It’s so hip, a Chinese women’s rights activist Xiao Meili started an “Armpit Hair Competition” to combat the societal pressure women feel to shave — and any competition where you could win a vibrator is clearly feminist AF. Celebrities aren’t shaving too — celebs including Britney Spears, Lady Gaga, Paris Jackson, Miley Cyrus, Julia Roberts and Drew Barrymore have all shown off unshaven pits. In case you needed more of a reason to idealize Britney Spears or Drew Barrymore, whoop there it is.

Not shaving is so freakin’ popular right now that women in the UK have started “Armpits for August,” when you specifically grow out your luxurious armpit hair during the height of tank top season; and in France #LesPrincessesOntDesPolis (translating to #PrincessesHaveHair) is popular amongst the hairy lady crowds.

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4. Whether We Admit It Or Not, We’re Worried We Won’t Get Laid While Hairy

It’s not like we care about other peoples’ opinions, at all, but like, sometimes we do? Teen Vogue published a great piece interviewing young women who are loud and proud about their body hair, and most importantly, they’re honest about their own previous misconceptions and fears about it. Kiara Mae Beatrice Sloan, a badass 17-year-old freelance artist, is quoted in the piece explaining, “you do not have to be delicate…to be a woman or be beautiful in general. I decide for myself what is feminine.” Nothing says femininity more than neon pink armpit hair, just sayin’.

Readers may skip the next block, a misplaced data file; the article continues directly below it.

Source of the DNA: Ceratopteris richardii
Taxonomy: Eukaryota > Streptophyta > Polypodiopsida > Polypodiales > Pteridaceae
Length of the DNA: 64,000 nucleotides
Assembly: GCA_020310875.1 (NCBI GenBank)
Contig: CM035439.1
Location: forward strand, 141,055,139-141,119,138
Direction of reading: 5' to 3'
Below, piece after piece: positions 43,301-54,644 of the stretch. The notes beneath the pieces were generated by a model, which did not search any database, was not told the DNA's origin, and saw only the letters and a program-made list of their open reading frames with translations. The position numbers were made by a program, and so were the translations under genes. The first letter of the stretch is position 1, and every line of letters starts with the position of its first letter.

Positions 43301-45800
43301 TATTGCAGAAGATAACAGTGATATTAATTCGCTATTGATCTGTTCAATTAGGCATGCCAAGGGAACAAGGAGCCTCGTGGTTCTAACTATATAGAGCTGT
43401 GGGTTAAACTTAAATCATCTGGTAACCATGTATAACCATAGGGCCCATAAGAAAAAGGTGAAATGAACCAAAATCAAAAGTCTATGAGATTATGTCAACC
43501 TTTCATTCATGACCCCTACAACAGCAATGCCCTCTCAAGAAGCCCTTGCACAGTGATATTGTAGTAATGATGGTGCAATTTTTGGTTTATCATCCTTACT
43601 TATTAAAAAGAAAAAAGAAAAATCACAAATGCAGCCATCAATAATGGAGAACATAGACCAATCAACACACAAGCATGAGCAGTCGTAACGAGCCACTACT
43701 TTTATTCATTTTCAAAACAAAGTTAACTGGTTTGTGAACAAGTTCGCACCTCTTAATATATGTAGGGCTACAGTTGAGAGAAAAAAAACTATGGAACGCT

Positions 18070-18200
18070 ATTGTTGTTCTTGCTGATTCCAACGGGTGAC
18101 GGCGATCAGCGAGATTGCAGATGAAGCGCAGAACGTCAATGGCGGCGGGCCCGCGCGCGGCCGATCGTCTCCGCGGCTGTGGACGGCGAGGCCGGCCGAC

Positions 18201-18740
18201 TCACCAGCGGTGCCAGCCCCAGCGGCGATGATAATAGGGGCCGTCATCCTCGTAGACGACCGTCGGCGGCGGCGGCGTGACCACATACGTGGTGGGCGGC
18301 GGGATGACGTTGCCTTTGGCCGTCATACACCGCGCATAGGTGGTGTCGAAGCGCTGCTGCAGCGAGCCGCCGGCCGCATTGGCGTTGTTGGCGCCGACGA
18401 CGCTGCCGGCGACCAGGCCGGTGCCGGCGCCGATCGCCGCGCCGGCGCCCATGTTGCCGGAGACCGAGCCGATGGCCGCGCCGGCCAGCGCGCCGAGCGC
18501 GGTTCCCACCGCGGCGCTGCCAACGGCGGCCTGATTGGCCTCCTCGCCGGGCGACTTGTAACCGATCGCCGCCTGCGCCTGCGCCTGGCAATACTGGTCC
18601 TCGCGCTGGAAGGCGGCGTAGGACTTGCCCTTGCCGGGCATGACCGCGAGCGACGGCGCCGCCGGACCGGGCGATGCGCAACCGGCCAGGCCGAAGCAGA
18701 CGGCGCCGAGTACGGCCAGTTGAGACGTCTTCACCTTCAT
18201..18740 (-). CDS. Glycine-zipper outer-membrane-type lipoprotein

Shelby Riner, a 22-year-old cookie decorator also quoted in the Teen Vogue article, admitted in high school she had a boyfriend who “would refuse to perform sexual acts if [she] refused to shave” and “that really hurt [her] confidence.” But then she started dating a woman, someone who also had hair on her legs and faced the same societal pressure to wax/shave/or melt it off. That girlfriend “told [her] it was all natural (and there for a reason) so [she] let it grow!” Changing your beauty habits for any intimate partner is severely ill-advised, but if dating a feminist who supports your natural body is the inspiration for loving your natural self more — go for it. 

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When I went away to college, I became feminist AF practically overnight — one of the biggest changes I made was no longer shaving. I was newly single, free from my parents’ supervision, and diving deep into feminist theory — stopping shaving just seemed like the most natural, and badass, thing I could do. My personal decision to stop shaving made me feel empowered, badass, and authentically beautiful in a way I never felt before. But, as a cisgendered, middle-class, conventionally attractive white woman, my relationship with shaving is different than it is for a lot of others.